Splitting Moulding Profiles

Technical advice on running two profiles on a single piece of stock, and splitting the pieces as they come off the machine. November 12, 2008

I'm going to run two out profiles on a U-1000. I want to split off the last bottom. I have used steel usually to do this, but am considering saws. 8000 rpm, poplar and hard maple. What do I need to consider with saws?

Forum Responses
(Solid Wood Machining Forum)
From David Rankin, forum technical advisor:
When splitting on a moulder you are required by OSHA regulations to use an anti-kickback device, or to run separate outfeed rollers to control each piece after it is cut.

Knife versus saw blade. Depends on the thickness of the cut. We are cutting both ways with great success. With knives you can cut a medium to thick split. This works best for profiles that round over or angle toward the split. For profiles such as 2 x 6 material being split into 1-1/2 x 1-1/2 pieces, saw blades work best.

The secret is:
1. Saw needs to have the correct teeth. Do not use too many teeth. Normally 12 teeth is what I spec.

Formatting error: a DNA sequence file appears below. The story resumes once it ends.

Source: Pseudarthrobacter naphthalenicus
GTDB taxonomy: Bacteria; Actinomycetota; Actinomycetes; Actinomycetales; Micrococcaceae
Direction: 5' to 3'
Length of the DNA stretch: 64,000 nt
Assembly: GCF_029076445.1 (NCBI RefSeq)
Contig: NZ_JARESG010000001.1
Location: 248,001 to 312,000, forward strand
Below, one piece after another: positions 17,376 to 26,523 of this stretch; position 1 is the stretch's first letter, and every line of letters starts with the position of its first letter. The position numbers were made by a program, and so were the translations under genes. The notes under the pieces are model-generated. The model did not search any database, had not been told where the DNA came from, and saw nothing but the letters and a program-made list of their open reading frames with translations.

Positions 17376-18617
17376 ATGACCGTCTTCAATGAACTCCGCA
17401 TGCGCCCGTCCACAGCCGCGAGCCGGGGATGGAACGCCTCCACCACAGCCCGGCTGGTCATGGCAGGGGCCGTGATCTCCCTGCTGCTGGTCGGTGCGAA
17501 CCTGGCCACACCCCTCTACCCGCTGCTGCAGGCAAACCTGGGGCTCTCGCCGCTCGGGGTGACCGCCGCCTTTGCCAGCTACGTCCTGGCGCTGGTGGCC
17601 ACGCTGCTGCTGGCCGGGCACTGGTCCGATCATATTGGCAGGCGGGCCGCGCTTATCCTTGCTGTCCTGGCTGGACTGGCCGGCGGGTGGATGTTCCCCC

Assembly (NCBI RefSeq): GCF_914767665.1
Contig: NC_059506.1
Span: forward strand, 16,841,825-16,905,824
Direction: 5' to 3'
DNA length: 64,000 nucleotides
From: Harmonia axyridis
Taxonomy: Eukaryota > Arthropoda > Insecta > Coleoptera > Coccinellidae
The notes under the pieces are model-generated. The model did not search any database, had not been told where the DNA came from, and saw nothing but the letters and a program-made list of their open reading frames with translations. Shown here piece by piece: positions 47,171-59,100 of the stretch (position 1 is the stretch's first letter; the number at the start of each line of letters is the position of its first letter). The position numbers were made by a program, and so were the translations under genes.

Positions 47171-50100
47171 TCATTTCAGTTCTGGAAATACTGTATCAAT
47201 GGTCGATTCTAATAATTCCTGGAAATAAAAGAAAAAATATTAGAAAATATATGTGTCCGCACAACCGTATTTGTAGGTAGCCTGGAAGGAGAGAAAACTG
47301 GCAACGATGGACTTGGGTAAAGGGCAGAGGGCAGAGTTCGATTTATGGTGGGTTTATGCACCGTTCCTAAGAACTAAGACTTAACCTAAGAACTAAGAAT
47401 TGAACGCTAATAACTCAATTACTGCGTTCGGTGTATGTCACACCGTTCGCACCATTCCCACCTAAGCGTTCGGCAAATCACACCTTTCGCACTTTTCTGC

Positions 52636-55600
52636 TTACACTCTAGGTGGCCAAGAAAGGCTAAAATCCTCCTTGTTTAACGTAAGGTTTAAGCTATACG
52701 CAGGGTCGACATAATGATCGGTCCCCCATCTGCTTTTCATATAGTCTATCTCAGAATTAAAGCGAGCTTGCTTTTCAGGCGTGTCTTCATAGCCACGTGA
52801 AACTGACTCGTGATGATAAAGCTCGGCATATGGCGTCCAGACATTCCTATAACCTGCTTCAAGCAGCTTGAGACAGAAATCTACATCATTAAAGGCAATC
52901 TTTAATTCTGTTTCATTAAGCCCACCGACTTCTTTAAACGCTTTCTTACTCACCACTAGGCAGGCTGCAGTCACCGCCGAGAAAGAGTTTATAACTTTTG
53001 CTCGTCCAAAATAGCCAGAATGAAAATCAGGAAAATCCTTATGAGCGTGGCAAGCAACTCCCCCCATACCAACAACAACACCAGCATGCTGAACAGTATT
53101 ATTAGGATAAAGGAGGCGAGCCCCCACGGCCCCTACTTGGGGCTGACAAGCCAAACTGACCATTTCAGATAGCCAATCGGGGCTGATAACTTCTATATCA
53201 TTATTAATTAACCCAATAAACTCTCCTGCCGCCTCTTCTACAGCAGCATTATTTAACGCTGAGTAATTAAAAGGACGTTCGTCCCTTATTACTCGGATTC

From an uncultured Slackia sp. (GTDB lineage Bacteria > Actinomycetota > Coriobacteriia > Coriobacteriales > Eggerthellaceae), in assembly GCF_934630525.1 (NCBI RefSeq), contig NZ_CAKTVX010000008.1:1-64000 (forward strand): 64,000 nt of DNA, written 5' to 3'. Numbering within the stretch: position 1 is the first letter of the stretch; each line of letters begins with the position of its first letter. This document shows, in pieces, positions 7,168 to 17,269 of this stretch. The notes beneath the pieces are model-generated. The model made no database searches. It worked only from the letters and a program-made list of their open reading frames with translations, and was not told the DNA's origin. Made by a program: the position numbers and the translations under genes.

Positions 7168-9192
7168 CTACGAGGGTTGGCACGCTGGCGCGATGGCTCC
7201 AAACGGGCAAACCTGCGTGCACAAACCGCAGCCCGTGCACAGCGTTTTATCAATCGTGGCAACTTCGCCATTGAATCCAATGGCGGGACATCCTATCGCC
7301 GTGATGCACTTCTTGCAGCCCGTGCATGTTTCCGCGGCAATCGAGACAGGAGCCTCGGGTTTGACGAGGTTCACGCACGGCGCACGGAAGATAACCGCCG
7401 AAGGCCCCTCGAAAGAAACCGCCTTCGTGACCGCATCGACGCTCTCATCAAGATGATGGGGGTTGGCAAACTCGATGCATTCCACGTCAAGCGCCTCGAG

2. The fence of the moulder needs to be aligned exact.
3. The pressure shoe needs to hold the material. This may require a custom hold down shoe.
4. I do not run the last piece all the way through the splitter. This reduces the risk of a kickback.
5. I suggest that you consult a technician about your specific application to discuss any profile specific need.

From contributor R:
I would like to add that if you're going the saw blade direction, an Etp sleeve for your spindle would be the way to go. That way you don't spin the saw blade on the shaft from just using spacers. They are a little costly but worth every penny. Most reputable tooling dealers will carry these.

I too would highly recommend an anti-kickback device. We don't want to hear of any accidents.

From the original questioner:
I have only split about 15 profiles. Mostly small casings, panel moulds, base caps. The problem I have with steel is regrinding the splitters without staggering the knife, which is something I don't want to do at 8000 rpm. I hold the work piece down with felt and the last outfeed wheel, and like contributor D, we don't feed the last piece out. If I could keep from having to stagger my tooling, I wouldn't even consider saws.

From David Rankin, forum technical advisor:
We have a knife product that has been used extensively for splitting profiles such as casings, quarter rounds and shoe mould. The DGK coated steel was run at one of our customer's in red oak in a splitting application at 35 fpm and he ran over 20,000 before the regrind. In his case, the profile split came down in the middle of the wood, allowing a nice blend to the splitter part of the knife.

I would recommend avoiding splitting through the entire thickness of the wood, as this can easily overheat and damage the tool.